The adverbs in English Grammar – Summary

1. The adverbs and the adjectives in English

Adjectives tell us something about a person or a thing. Adjectives can modify nouns (here: girl) or pronouns (here: she).

Adverbs tell us in what way someone does something. Adverbs can modify verbs (here: drive), adjectives or other adverbs.

adjective adverb
Mandy is a careful girl. Mandy drives carefully.
She is very careful.
She drives carefully.

Mandy is a careful driver. This sentence is about Mandy, the driver, so use the adjective.

Mandy drives carefully. This sentence is about her way of driving, so use the adverb.

2. Form

Adjective + -ly

adjective adverb
dangerous dangerously
careful carefully
nice nicely
horrible horribly
easy easily
electronic electronically

Irregular forms:

adjective adverb
good well
fast fast
hard hard

If the adjective ends in -y, change -y to -i. Then add -ly:

  • happy – happily


  • shy – shyly

If the adjective ends in -le, the adverb ends in -ly:

  • terrible – terribly

If the adjective ends in -e, then add -ly:

  • safe – safely

► Not all words ending in -ly are adverbs:

  • adjectives ending in -ly: friendly, silly, lonely, ugly
  • nouns, ending in -ly: ally, bully, Italy, melancholy
  • verbs, ending in -ly: apply, rely, supply

There is no adverb for an adjective ending in -ly.

3. Use of adverbs

3.1. to modify verbs

The handball team played badly last Saturday.

3.2. to modify adjectives

It was an extremely bad match.

3.3. to modify adverbs

The handball team played extremely badly last Wednesday.

3.4. to modify quantities

There are quite a lot of people here.

3.5. to modify sentences

Unfortunately, the flight to Dallas had been cancelled.

4. Types of adverbs

4.1. Adverbs of manner

  • quickly
  • kindly

4.2. Adverbs of degree

  • very
  • rather

4.3. Adverbs of frequency

  • often
  • sometimes

4.4. Adverbs of time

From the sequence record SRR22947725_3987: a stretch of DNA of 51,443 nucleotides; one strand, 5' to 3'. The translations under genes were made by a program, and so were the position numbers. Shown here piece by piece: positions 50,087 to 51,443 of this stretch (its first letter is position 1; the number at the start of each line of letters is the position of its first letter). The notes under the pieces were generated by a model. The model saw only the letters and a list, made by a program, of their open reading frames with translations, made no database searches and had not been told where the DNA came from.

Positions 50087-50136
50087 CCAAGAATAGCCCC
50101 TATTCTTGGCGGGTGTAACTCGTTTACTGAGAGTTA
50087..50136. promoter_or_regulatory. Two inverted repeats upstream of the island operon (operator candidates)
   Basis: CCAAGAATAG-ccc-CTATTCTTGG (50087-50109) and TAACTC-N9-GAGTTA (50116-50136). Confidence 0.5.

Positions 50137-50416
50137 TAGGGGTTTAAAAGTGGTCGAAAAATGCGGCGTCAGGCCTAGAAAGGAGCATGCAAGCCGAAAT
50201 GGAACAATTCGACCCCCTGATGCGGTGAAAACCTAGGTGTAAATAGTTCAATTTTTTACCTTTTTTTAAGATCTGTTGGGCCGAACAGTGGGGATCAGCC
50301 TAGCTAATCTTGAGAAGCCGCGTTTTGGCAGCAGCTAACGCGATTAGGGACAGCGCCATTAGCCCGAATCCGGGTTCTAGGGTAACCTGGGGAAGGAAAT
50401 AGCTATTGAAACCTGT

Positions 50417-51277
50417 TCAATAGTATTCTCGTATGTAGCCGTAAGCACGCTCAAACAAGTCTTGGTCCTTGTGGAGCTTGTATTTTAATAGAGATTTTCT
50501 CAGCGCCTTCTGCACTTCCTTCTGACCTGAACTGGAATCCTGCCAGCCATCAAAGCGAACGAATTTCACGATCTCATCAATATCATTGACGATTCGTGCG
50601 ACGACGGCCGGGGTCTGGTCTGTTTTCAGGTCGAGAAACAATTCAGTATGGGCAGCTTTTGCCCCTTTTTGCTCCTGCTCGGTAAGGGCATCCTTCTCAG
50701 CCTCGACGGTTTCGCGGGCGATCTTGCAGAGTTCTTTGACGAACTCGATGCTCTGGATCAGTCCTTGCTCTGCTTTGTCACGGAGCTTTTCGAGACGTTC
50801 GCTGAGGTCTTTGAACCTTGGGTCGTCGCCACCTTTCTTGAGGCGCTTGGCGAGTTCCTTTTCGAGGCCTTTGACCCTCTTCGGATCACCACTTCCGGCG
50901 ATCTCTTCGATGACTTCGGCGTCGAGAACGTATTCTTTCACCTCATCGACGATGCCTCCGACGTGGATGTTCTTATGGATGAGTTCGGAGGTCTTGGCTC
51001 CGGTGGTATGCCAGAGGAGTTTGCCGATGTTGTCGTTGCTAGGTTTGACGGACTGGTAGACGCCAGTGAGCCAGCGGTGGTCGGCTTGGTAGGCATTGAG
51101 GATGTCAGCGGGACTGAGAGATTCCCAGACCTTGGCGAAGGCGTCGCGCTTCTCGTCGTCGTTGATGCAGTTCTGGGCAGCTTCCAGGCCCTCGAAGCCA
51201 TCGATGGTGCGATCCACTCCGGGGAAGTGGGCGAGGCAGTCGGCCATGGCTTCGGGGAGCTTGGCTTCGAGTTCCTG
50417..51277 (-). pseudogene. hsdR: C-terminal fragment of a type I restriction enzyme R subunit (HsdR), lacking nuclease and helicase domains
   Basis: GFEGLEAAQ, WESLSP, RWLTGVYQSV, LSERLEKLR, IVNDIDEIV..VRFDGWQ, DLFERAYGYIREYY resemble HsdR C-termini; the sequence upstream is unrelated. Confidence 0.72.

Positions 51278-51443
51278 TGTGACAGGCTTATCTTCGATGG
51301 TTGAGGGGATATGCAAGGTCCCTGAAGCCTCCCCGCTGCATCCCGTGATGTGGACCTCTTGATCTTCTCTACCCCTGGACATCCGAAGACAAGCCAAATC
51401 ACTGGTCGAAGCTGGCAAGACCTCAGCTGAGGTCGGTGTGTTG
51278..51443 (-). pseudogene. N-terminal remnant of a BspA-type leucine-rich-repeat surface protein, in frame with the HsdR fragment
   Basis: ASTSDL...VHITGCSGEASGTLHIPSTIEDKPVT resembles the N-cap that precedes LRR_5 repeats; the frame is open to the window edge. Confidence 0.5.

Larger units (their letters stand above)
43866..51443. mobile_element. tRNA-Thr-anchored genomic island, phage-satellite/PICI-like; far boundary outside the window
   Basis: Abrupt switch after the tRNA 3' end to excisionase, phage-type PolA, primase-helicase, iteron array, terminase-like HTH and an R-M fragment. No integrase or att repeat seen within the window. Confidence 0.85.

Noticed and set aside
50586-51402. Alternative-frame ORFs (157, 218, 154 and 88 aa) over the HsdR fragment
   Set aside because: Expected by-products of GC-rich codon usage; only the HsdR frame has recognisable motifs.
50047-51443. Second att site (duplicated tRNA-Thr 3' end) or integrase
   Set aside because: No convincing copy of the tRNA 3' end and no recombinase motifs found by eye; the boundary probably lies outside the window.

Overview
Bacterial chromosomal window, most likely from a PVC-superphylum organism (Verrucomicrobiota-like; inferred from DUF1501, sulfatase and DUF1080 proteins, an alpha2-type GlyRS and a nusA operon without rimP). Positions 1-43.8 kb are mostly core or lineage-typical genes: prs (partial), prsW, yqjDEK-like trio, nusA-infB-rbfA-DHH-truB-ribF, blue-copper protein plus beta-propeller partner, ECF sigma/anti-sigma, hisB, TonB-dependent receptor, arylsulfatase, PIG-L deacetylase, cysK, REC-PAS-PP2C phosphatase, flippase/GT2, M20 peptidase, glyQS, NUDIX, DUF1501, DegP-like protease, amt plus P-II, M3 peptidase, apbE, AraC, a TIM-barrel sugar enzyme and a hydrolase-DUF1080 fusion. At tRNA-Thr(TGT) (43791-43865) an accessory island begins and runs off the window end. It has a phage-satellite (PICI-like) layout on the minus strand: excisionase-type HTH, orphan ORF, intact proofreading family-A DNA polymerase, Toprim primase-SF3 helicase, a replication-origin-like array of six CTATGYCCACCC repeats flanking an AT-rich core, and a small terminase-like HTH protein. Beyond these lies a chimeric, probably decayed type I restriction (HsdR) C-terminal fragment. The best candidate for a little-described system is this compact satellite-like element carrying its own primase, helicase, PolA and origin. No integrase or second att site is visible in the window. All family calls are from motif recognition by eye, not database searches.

• now
  • today

4.5. Adverbs of place

  • here
  • nowhere

5. How do know whether to use an adjective or an adverb?

John is a careful driver. – In this sentences we say how John is – careful. If we want to say that the careful John did not drive the usual way yesterday – we have to use the adverb:

  • John did not drive carefully yesterday.

Here is another example:

  • I am a slow walker. (How am I? → slowadjective)
  • I walk slowly. (How do I walk? → slowlyadverb)

6. Adjective or Adverb after special verbs

Both adjectives and adverbs may be used after look, smell and taste. Mind the change in meaning.

Here are two examples:

adjective adverb
The pizza tastes good.
(How is the pizza?)
Jamie Oliver can taste well.
(How can Jamie Oliver taste?)
Peter's feet smell bad.
(How are his feet?)
Peter can smell badly.
(How can Peter smell?)

Do not get confused with good/well.

  • Linda looks good. (What type of person is she?)
  • Linda looks well. (How is Linda? – She may have been ill, but now she is fit again.)
  • How are you? – I'm fine, thank you./I'm good. (emotional state)
  • How are you? – I'm well, thank you. (physical state)

One can assume that in the second/third sentence the adverb well is used, but this is wrong – well can be an adjective (meaning fit/healthy), or an adverb of the adjective good.


  • Use the adjective when you say something about the person itself.
  • Use the adverb, when you want to say about the action.